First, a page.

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Exposure of alaska brown bears (ursus arctos) to bacterial, viral, and parasitic agents varies spatiotemporally and may be influenced by age
- Ramey, Andrew M., Cleveland, Christopher A., Hilderbrand, Grant V., Joly, Kyle, Gustine, David D., Mangipane, Buck, Leacock, William B., Crupi, Anthony P., Hill, Dolores E., Dubey, Jitender P., Yabsley, Michael J.
- Journal of wildlife diseases 2019 v.55 no.3 pp. 576-588
- Brucella, Canine mastadenovirus A, Canine morbillivirus, Carnivore protoparvovirus 1, Francisella tularensis, Influenza A virus, Leptospira, Toxoplasma gondii, Trichinella, Ursus arctos, antibodies, blood serum, pathogens, risk, seroconversion, seroprevalence, temporal variation, Alaska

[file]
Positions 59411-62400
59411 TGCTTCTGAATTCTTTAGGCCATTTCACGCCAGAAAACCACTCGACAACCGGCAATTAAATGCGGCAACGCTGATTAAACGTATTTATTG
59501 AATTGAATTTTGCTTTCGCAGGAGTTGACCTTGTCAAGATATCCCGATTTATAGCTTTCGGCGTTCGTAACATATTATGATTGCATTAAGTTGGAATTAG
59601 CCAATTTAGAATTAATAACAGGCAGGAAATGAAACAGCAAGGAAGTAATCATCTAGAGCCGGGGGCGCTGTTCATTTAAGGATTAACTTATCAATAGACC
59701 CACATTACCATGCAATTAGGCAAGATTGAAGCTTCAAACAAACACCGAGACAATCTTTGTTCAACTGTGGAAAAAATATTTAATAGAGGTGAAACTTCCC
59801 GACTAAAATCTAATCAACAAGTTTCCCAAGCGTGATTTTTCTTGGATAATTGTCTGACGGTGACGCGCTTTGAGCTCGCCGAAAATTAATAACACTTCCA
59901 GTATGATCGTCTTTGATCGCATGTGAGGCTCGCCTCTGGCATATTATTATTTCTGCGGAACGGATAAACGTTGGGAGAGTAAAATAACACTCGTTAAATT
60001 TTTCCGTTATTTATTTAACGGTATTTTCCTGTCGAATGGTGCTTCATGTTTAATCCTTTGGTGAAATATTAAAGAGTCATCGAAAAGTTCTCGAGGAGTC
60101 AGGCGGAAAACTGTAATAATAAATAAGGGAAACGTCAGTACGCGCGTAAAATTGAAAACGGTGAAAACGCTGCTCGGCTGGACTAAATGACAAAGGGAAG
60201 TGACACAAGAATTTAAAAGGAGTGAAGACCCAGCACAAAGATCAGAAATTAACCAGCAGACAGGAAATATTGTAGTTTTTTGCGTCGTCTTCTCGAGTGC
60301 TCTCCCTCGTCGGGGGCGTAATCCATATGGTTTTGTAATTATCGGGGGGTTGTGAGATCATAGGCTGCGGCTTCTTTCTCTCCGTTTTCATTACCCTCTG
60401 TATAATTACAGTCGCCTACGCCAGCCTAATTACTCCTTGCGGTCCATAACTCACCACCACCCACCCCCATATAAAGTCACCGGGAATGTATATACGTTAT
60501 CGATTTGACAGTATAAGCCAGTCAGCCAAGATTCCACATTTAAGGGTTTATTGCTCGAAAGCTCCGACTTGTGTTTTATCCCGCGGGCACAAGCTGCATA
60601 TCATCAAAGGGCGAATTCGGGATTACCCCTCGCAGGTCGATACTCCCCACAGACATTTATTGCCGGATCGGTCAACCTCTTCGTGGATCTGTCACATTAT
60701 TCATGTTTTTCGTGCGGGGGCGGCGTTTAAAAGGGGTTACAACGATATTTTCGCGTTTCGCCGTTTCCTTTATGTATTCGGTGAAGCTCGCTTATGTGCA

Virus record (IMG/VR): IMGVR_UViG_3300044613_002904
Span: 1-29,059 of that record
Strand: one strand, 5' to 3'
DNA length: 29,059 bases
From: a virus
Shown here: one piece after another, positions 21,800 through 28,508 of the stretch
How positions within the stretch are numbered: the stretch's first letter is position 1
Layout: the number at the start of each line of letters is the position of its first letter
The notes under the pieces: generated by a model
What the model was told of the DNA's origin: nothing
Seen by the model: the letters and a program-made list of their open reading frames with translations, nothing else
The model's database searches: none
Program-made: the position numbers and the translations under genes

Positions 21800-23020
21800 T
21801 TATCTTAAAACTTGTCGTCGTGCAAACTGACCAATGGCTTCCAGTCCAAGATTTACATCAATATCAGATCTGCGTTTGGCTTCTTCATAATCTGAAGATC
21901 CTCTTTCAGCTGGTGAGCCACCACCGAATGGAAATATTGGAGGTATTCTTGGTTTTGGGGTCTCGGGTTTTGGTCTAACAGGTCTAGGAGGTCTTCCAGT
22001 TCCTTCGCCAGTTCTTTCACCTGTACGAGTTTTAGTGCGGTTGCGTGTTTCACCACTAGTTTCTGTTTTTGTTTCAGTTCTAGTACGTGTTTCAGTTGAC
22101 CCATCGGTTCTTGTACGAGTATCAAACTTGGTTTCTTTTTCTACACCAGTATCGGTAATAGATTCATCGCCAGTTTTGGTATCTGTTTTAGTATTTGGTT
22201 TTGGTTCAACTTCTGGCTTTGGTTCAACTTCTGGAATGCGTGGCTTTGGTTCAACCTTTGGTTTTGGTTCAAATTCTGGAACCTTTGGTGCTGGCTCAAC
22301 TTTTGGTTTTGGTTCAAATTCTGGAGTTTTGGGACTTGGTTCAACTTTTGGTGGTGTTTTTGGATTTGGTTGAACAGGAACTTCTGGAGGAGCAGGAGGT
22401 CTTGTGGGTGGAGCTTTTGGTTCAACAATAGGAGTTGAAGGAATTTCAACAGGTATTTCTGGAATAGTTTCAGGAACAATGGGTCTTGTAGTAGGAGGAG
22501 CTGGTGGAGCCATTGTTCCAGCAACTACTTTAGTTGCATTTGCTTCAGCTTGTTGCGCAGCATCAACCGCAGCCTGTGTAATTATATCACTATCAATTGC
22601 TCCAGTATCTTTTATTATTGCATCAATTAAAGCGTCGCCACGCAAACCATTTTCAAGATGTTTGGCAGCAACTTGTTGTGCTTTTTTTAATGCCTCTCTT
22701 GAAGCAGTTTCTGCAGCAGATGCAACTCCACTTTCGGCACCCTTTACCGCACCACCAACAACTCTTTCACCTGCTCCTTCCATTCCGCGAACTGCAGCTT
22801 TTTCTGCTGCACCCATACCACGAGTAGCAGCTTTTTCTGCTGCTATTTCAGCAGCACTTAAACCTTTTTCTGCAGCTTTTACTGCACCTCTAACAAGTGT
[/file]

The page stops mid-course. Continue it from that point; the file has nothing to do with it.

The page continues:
- We collected blood and serum from 155 brown bears (Ursus arctos) inhabiting five locations in Alaska, US during 2013–16 and tested samples for evidence of prior exposure to a suite of bacterial, viral, and parasitic agents. Antibody seroprevalence among Alaska brown bears was estimated to be 15% for Brucella spp., 10% for Francisella tularensis, 7% for Leptospira spp., 18% for canine adenovirus type 1 (CAV-1), 5% for canine distemper virus (CDV), 5% for canine parvovirus, 5% for influenza A virus (IAV), and 44% for Toxoplasma gondii. No samples were seropositive for antibodies to Trichinella spp. Point estimates of prior exposure to pathogens among brown bears at previously unsampled locations generally fell within the range of estimates for previously or contemporaneously sampled bears in Alaska. Statistical support was found for variation in antibody seroprevalence among bears by location or age cohort for CAV-1, CDV, IAV, and T. gondii. There was limited concordance in comparisons between our results and previous serosurveys regarding spatial and age-related trends in antibody seroprevalence among Alaska brown bears suggestive of temporal variation. However, we found evidence that the seroprevalence of CAV-1 antibodies is consistently high in bears inhabiting southwest Alaska and the cumulative probability of exposure may increase with age. We found evidence for seroconversion or seroreversion to six different infectious agents in one or more bears. Results of this study increase our collective understanding of disease risk to both Alaska brown bear populations and humans that utilize this resource.